Saturday, November 24, 2007

American- Funds - Strategy- USA

“American funds are expensive to buy,” - 5.75 percent load on the A shares (breakpoints starting at $25,000 lower the load).

“But they're not expensive to own.”

Advisors also like the funds because there's little portfolio turnover (just 31 percent a year, vs. 117 percent for the industry) and little staff shuffling. Portfolio managers tend to stay decades as opposed to the 5.2 years of tenure that has become the mutual fund norm.

Funds are managed by a team, as opposed to relying on a single star portfolio manager.

Brokers also like American's dedication to them. Even when other companies started exploring different channels to sell their funds, courting the investing public directly with advertisements in the mainstream press and offering no-load shares, American continued to believe that advisors were critical to a retail investor's financial life.

Money that comes into American funds tends to stick around, mainly because of its hefty 5.75 percent front-end load. In comparison, billions that poured into the growth-oriented (no load?) Janus funds in the late 1990s, went out when the market turned.

“We think that people are best served when they get advice,” “When somebody buys the right fund for the right reason, they are much more likely to be a longer-term shareholder.”

For years, American maintained that clients were best served by front-loaded A shares because of their low expenses.

The firm introduced back-end load shares only in 2000. It was the first time the firm changed how funds were sold since its founding in 1931. It was the result of years of hand-wringing and analysis. The following year, the firm introduced level load, C-class shares, followed by a no-load version, the F shares, available through Schwab's One Source. The F shares can only be sold through an advisor, however.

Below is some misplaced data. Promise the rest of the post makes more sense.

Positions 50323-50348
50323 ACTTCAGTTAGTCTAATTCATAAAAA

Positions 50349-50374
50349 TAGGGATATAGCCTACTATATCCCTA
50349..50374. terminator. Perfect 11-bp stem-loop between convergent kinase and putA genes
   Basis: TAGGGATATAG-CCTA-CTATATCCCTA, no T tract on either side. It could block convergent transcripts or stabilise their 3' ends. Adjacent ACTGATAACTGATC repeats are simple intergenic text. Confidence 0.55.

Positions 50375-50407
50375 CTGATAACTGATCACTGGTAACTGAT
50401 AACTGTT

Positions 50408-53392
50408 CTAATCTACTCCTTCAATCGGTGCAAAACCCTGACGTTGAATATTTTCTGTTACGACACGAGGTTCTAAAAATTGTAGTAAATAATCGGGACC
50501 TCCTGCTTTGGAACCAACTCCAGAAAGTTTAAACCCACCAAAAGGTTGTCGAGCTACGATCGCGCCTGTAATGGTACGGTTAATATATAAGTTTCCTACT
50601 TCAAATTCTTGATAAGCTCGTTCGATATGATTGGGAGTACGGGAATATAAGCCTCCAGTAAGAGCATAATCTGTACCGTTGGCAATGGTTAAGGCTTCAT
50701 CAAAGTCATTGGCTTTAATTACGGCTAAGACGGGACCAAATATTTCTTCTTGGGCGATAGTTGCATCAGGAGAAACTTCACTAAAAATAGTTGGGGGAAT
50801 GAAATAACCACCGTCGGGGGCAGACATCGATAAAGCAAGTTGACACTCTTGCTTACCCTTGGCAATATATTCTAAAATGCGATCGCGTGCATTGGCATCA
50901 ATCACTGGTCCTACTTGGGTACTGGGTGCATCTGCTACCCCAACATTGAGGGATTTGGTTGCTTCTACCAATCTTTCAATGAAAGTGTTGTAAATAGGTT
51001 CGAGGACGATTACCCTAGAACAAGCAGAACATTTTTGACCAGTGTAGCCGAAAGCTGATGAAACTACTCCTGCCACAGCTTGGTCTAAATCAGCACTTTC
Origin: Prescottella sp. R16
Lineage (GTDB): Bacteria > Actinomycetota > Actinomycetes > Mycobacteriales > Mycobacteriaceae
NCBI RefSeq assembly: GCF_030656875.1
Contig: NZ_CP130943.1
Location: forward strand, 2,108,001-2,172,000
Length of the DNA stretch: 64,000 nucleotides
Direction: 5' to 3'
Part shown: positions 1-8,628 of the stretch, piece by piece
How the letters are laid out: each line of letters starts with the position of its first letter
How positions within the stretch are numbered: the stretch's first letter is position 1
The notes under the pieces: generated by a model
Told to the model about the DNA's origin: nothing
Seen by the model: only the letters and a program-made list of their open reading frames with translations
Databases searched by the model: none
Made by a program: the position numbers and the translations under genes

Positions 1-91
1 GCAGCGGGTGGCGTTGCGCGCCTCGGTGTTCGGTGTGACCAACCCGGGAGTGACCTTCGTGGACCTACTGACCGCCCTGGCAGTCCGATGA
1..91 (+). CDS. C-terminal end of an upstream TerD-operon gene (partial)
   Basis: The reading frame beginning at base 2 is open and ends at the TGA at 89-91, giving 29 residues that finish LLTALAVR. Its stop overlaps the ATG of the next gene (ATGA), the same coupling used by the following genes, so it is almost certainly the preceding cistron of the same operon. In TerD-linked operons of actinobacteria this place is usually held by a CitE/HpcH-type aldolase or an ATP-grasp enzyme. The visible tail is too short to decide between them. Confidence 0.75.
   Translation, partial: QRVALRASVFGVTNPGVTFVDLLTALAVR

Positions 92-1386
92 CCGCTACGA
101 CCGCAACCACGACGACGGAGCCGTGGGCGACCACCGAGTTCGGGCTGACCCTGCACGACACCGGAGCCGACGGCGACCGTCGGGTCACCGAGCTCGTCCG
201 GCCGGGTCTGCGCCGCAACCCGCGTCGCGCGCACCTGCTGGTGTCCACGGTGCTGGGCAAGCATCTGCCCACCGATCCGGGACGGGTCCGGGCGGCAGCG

“They recognized that the marketplace was shifting,” “And the shift was that brokerage firms were moving to a fee-for-service model, primarily because brokerages were riddled with investigations over commissions.”

Some advisors complain aboutrather stingy marketing strategy and the lack of face time with wholesalers, possibly because American's 100 sales reps are stretched thin.

“The job of the wholesaler is to help the broker build his business,” says one Atlanta-based broker who asked not to be named. “American Funds thinks the job of a wholesaler is to sell American Funds.”

The company's perceived ethical standards have so far served it well in light of the market-timing and late-trading scandals now roiling the fund world. So far, American has been unscathed. It has responded to the rash of investigations by New York Attorney General Eliot Spitzer in its customary fashion — by keeping quiet. The company refused to make anyone available, other than Freadhoff, the company spokesman.

Now that retail investors again seek professional financial guidance, American sits in the sweet spot with its loyal brokers

Top ten funds in year today inflows up to February 2004

American Funds
Vanguard Group
Fidelity Distributors
Dodge & Cox
T. Rowe Price Investment Services
Barclays Global Investor Funds
Franklin Distributors
Fidelity Advisors
Van Kampen Investments

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